Earlier this month, the German government suggested keeping its nuclear plants open to improve energy security in the face of uncertainty around the Russian gas supply. This move would be a reversal of its initial plans to shut down its last nuclear operations by the end of the year.
Over time, the U.S. has transitioned from the mindset of phasing out nuclear power to expanding it, Pasamehmetoglu said. In the next 10 to 15 years, Pasamehmetoglu hopes to see more nuclear energy technology that is tailored to regional needs instead of a one-size-fits-all approach, he said.
Climate change driving interest in nuclear energy
Climate change and the focus on reducing carbon footprints have been driving greater public acceptance of nuclear energy, Pasamehmetoglu said.
Producing nuclear energy does not directly emit greenhouse gases, said Indrajit Charit, a University of Idaho professor in the department of nuclear engineering and industrial management. Wind plants don’t work without wind, and solar plants don’t work without sunlight, he added. While these sources of energy can be expanded, nuclear power is highly reliable and provides continuous electricity.
Not only is nuclear energy clean, it’s powerful. One kilogram of uranium, used for nuclear energy, contains roughly the energy equivalent of 1 million kilograms of carbon, Pasamehmetoglu said.
Reactor would revitalize nuclear technologies
Idaho Falls resident Darrell Pfannenstiel worked with a sodium-cooled fast reactor similar to the versatile test reactor for nearly 20 years before it got shut down.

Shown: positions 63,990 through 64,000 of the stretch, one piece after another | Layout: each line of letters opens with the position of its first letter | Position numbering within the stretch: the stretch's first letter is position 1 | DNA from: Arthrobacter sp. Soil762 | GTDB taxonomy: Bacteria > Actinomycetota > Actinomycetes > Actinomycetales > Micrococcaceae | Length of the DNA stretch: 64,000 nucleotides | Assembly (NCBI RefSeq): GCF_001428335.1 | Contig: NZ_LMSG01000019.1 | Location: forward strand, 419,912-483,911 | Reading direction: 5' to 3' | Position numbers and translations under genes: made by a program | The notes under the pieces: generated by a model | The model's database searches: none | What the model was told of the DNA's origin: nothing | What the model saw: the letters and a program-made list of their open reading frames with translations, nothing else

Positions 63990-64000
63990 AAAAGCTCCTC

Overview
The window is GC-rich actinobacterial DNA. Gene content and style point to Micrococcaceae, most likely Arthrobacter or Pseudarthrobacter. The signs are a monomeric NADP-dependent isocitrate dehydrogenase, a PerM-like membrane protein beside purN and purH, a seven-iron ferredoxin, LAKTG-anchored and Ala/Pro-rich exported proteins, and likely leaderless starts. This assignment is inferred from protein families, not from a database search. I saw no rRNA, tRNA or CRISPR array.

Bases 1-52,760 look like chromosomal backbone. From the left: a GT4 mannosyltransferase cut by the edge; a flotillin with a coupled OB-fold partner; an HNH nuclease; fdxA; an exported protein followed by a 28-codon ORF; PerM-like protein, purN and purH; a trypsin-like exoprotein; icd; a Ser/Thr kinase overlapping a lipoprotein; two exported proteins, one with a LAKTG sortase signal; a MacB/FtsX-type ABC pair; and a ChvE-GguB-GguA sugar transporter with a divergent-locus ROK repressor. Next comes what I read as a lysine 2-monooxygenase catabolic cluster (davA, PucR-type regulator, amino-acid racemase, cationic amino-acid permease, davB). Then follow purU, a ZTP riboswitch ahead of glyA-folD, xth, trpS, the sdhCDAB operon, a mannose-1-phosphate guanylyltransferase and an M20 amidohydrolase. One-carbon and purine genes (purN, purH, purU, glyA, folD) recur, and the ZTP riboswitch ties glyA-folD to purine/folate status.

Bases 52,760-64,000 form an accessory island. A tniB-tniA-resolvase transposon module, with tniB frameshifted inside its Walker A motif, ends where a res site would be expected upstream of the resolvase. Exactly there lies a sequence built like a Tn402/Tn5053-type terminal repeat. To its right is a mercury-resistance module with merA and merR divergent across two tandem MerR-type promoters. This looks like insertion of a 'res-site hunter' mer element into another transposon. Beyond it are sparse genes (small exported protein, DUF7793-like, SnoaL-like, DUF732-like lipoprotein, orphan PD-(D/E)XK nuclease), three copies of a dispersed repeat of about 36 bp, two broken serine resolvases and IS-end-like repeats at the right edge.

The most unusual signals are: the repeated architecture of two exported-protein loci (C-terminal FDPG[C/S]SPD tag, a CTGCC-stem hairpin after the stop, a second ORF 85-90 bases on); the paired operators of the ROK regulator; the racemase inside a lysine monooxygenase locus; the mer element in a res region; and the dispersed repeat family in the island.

Pfannenstiel joined Argonne National Laboratory’s Idaho location – now incorporated into Idaho National Laboratory – in 1977 as a nuclear power plant operator. He worked with Experimental Breeder Reactor II until the U.S. government cut its funding in 1994.
The world of fast reactor technology was new and exciting. Pfannenstiel recalled a momentous test of EBR-II’s safety in 1986. Scientists simulated dangerous conditions that could lead to nuclear catastrophe, but the reactor shut down on its own, demonstrating a critical safety feature.
“But unfortunately the Chernobyl accident happened about a month later and sort of squelched all our glory, so to speak,” Pfannenstiel said.
After EBR-II shut down, Pfannenstiel continued working at Idaho National Laboratory. Today, attitudes have started to shift in favor of nuclear energy, he said – but the challenge is to help the public understand and accept nuclear power.
“I hope that we can get through the politics to get some facilities built,” Pfannenstiel said. “The science is there.”